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Caraway Seed Rye Bread

My parents were immigrants from Czechoslovakia and my mother would pull out this rye bread recipe when guests came over for dinner. Every time I bake it, I get nostalgic for those days. —Millie Feather, Baroda, Michigan
  • Total Time
    Prep: 20 min. + rising Bake: 25 min.
  • Makes
    2 loaves (10 slices each)

Ingredients

  • 2 packages (1/4 ounce each) active dry yeast
  • 2 cups warm water (110° to 115°), divided
  • 1/4 cup packed brown sugar
  • 1 tablespoon caraway seeds
  • 1 tablespoon canola oil
  • 2 teaspoons salt
  • 2-1/2 cups rye flour
  • 2-3/4 to 3-1/4 cups all-purpose flour, divided

Directions

  • In a large bowl, dissolve yeast in 1/2 cup warm water. Add brown sugar, caraway, oil, salt and remaining water; mix well. Stir in rye flour and 1 cup all-purpose flour; beat until smooth. Add enough remaining all-purpose flour to form a soft dough.
  • Turn onto a floured surface; knead until smooth and elastic, 6-8 minutes. Place in a greased bowl, turning once to grease top. Cover and let rise in a warm place until doubled, about 1 hour.
  • Punch dough down; divide in half. Shape each half into a ball; place in 2 greased 8-in. round baking pans or ovenproof skillets. Flatten balls to a 6-in. diameter. Cover and let rise until nearly doubled, about 30 minutes. Bake at 375° for 25-30 minutes or until golden brown.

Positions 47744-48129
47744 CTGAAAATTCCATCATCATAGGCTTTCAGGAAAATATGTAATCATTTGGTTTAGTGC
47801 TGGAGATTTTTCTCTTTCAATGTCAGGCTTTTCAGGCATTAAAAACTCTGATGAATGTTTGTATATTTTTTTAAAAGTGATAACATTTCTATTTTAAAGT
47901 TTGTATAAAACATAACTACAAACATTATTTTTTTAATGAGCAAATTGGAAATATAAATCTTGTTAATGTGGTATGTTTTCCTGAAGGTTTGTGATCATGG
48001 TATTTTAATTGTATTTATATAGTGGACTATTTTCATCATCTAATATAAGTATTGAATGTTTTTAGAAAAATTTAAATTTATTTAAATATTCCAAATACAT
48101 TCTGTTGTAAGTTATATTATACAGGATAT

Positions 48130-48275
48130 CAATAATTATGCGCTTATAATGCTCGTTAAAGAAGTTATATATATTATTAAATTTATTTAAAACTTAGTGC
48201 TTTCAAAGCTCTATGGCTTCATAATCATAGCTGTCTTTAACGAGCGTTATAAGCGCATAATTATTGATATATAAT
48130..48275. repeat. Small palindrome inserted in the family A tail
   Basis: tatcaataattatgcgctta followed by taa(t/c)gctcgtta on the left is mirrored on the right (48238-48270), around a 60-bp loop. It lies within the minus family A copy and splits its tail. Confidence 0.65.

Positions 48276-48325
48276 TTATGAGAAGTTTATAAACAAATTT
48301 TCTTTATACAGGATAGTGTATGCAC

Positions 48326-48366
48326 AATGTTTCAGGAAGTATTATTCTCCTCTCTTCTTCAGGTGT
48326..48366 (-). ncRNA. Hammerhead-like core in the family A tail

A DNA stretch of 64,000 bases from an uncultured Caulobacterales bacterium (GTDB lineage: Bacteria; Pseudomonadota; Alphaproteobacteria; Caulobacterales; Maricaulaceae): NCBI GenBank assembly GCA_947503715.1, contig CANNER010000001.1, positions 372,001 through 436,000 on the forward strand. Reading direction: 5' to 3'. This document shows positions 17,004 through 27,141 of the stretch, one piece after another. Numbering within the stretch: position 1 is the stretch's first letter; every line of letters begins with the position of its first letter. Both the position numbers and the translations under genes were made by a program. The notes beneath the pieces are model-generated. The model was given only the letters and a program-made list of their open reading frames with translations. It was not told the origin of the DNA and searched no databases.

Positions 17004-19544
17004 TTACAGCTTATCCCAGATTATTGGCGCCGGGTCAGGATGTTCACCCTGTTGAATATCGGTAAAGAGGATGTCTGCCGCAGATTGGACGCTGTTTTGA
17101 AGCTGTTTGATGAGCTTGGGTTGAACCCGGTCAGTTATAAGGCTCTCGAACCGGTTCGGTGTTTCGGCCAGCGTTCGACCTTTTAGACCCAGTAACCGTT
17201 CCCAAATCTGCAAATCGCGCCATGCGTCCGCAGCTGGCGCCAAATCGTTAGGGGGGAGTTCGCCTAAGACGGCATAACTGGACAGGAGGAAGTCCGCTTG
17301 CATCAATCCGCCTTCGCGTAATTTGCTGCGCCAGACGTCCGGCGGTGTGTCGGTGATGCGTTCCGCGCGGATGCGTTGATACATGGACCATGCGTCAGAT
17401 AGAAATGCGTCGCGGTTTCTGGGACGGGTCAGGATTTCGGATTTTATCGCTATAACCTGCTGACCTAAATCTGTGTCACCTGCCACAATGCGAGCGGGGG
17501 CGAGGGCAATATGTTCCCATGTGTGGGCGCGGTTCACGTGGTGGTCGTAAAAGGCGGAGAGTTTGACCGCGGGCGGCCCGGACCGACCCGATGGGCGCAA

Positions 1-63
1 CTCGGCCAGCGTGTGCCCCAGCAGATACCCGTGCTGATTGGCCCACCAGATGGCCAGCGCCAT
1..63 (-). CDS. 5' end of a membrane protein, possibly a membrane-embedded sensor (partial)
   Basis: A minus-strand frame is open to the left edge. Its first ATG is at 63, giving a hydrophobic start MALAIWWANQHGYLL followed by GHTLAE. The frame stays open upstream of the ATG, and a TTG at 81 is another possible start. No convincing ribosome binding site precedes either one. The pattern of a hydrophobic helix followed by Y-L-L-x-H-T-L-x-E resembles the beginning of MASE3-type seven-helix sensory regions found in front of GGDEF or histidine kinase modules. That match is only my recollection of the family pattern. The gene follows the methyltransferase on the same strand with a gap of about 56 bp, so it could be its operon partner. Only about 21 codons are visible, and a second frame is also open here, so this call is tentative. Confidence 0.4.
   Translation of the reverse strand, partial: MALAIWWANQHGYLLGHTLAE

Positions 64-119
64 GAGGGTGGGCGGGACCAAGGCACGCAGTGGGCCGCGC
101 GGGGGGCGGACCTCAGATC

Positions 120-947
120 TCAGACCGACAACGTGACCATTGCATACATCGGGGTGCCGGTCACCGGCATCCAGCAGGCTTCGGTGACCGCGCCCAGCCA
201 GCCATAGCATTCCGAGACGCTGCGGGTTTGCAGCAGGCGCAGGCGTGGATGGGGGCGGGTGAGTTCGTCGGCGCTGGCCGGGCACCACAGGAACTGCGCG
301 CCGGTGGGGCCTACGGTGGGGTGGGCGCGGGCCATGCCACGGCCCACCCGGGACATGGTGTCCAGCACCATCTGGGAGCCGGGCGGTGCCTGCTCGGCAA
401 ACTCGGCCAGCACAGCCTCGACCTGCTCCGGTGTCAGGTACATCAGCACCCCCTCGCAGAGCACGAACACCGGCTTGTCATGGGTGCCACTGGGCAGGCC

Caraway Seed Rye Bread Tips

What makes rye bread different?

Rye is higher in minerals than wheat but low on gluten, so rye breads usually need at least some wheat flour to keep them from being ultra-heavy. Some breads made with 100% rye are supposed to be dense—think of dark Scandinavian breads, which are dark, chewy and delicious.

Are there other seeds you can add to the bread?

Other seeds you can add to rye bread include dill, mustard, fennel and anise, and pumpkin and sunflower seeds. Feel free to branch out!

How do you make rye bread rise better?

To make your rye bread rise better, first try adjusting the ratio of wheat flour to rye. Some recipes, like our Rustic Rye Bread, use more wheat flour than rye. Next, extend your rising time by letting let the dough rest overnight. Longer rise times give gluten more chance to form. Rye dough is sticky; resist the urge to add more flour, which may make it dense, heavy and flat. Just make sure holds its shape and isn’t too hard to knead. Finally, use a Hazel Wheaton, Taste of Home Books Editor
Nutrition Facts
1 slice: 126 calories, 1g fat (0 saturated fat), 0 cholesterol, 238mg sodium, 26g carbohydrate (4g sugars, 3g fiber), 3g protein.

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